Malcolm Hayes, BBC Music Magazine (London), February 2019: ‘The Great War Centenary’ CD review (Challenge Classics)

‘Scottish violinist Michael Foyle and Estonian pianist Maksim Štšura have one of those perfectly meshing musical partnerships that is a joy to hear. Playing Beethoven’s ‘Kreutzer’ Sonata and Franck’s Sonata in A from memory freed them up to focus on their interaction as a duo with such complete unanimity that you couldn’t help but be drawn in.’

Mike Wheeler, Music&Vision (Derby), November 2017

‘…The Foyle-Štšura Duo [is] a fine partnership, and clearly a dedicated one, playing everything from memory. In Lutoslawski’s Partita there was punchy playing, with some fierce, vibrant G-string work. There were vivid contrasts in ad libitum second movement, sometimes vehement, as others gently sur la touche, followed by a dynamic final Presto. In Mozart’s E minor Sonata K304 their playing was elegant and articulate, with just the right balance between drama and gentility. The clear, intelligent account of Debussy’s Sonata was refreshingly unindulgent but full of sparkling detail, with tonal beauty and incisive rhythmic clarity, balancing wit and poetry.
After the interval they performed Prokofiev’s Five Melodies Op. 35bis with character and a singer’s sense of line […]. As with the Debussy, the duo took a no-nonsense approach to Franck’s Sonata: the first movement flowed gracefully forward towards its climaxes, the second movement was vibrant and colourful. The Finale had many voices, including a light effervescence not always heard in this grand work. As an encore they gave a dynamic performance of Brahms’s ‘FAE’ Scherzo, with just a touch of schmaltz. ‘

Tim Homfray, The Strad (London), December 2016

…'[Michael] Foyle and his musical partner, Estonian pianist Maksim Štšura, proved themselves to be superlative musicians and technicians, and delivered a varied and demanding programme with considerable maturity. […] The two instrumentalists […] really are a ‘pair’, and play with astonishing mutual understanding, feeling and responsiveness. Both players performed the entire programme from memory. […] an assured rendition of César Franck’s enduringly popular Violin Sonata … Foyle and Štšura offered an unwaveringly engaging performance …this was certainly impressive and enjoyable playing.’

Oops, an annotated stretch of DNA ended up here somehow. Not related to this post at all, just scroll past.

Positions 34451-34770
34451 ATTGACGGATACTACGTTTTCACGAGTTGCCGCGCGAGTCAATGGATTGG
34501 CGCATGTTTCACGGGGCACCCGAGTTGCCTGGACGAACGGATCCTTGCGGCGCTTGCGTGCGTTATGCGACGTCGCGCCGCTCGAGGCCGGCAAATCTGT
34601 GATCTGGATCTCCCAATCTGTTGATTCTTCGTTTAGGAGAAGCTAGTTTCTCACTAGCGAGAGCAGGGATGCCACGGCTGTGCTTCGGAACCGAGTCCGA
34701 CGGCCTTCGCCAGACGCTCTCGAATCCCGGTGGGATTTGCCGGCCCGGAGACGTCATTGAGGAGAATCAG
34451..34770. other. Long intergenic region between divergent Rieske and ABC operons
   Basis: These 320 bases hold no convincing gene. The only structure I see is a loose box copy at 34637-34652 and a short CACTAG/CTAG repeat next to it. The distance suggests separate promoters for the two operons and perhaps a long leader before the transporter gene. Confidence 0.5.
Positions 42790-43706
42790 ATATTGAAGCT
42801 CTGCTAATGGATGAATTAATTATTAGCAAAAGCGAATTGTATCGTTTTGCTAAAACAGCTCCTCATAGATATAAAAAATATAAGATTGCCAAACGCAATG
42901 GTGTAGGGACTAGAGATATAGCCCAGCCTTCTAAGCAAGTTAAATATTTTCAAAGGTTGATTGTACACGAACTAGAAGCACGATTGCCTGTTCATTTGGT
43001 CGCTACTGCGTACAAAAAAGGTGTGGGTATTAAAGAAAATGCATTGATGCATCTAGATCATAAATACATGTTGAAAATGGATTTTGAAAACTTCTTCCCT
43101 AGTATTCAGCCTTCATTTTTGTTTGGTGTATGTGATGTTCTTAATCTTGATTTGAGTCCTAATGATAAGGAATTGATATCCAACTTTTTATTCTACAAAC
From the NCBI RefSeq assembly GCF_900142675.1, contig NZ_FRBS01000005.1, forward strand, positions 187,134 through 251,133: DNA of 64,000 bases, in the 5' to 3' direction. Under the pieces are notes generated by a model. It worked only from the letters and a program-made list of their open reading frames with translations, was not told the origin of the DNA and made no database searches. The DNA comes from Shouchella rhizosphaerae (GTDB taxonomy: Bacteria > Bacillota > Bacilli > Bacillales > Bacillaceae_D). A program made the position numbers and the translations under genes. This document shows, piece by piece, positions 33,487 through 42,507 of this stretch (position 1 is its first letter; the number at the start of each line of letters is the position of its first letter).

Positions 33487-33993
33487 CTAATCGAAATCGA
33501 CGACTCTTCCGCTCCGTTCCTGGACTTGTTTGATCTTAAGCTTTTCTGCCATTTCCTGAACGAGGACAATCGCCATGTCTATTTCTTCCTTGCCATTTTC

Claire Seymour, Seen and Heard International, July 2016

‘Schubert’s ‘Grand Duo’ was precisely that, two equal virtuosos playing wonderfully together, from memory … intensely rewarding concentration from both players and the audience. The communication between them was remarkable… It was no surprise that they received such thunderous applause.’

Andrew Connal, (Brighton), May 2016

‘Michael Foyle and Maksim Štšura impressed immediately… An excellent and well-matched duo.’

Colin Anderson, The Classical Source (London), January 2015

‘Krzysztof Penderecki […] stood forward to congratulate Foyle and Štšura on their performance of his 1953 Sonata No. 1 for violin and piano: fierce and fiery in its leapfrogging first movement, haunting in the violin’s Andante musings over the wandering tread of the piano.’

Hilary Finch, The Times (London), January 2015

‘The Sonata No. 1 for Violin and Piano (1953) proved a highlight of this first Penderecki-focused programme, and also served as an ideal vehicle for the violinist Michael Foyle and pianist Maksim Stsura, who played it with compelling conviction.’

John Allison, The Daily Telegraph (London), January 2015

‘An extraordinary sense of ensemble playing.’

Toomas Velmet, Sirp (Tallinn), June 2014

‘An abundance of mature musical expression and a rare, seemingly limitless variety of tonal colour.’

Borbecker Nachrichten (Essen), May 2014

Foyle-Štšura Duo - Michael Foyle, violin and Maksim Štšura, piano